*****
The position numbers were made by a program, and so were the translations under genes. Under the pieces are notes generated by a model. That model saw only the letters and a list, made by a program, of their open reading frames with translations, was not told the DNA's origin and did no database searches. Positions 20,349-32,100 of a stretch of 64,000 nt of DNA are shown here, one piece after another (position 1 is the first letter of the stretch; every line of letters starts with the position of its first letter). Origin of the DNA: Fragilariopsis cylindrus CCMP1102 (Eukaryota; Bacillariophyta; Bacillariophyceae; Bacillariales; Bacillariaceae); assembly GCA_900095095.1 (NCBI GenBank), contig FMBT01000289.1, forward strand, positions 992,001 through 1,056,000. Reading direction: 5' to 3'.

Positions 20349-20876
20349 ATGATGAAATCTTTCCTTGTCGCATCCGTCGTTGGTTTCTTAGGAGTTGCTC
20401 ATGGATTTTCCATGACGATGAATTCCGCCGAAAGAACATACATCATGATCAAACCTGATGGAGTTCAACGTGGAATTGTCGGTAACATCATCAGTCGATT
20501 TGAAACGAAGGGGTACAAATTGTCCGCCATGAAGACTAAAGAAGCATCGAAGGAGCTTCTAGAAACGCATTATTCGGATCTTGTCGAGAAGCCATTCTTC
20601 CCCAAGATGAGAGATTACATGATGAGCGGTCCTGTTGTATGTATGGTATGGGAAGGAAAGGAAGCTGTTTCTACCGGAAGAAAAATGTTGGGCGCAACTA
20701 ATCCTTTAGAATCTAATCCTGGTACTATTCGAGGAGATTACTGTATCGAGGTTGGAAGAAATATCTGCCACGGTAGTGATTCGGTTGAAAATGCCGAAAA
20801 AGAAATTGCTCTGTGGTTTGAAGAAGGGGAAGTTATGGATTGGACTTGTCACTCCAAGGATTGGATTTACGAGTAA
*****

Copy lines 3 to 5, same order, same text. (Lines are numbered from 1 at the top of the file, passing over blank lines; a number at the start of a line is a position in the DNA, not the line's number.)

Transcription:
20349 ATGATGAAATCTTTCCTTGTCGCATCCGTCGTTGGTTTCTTAGGAGTTGCTC
20401 ATGGATTTTCCATGACGATGAATTCCGCCGAAAGAACATACATCATGATCAAACCTGATGGAGTTCAACGTGGAATTGTCGGTAACATCATCAGTCGATT
20501 TGAAACGAAGGGGTACAAATTGTCCGCCATGAAGACTAAAGAAGCATCGAAGGAGCTTCTAGAAACGCATTATTCGGATCTTGTCGAGAAGCCATTCTTC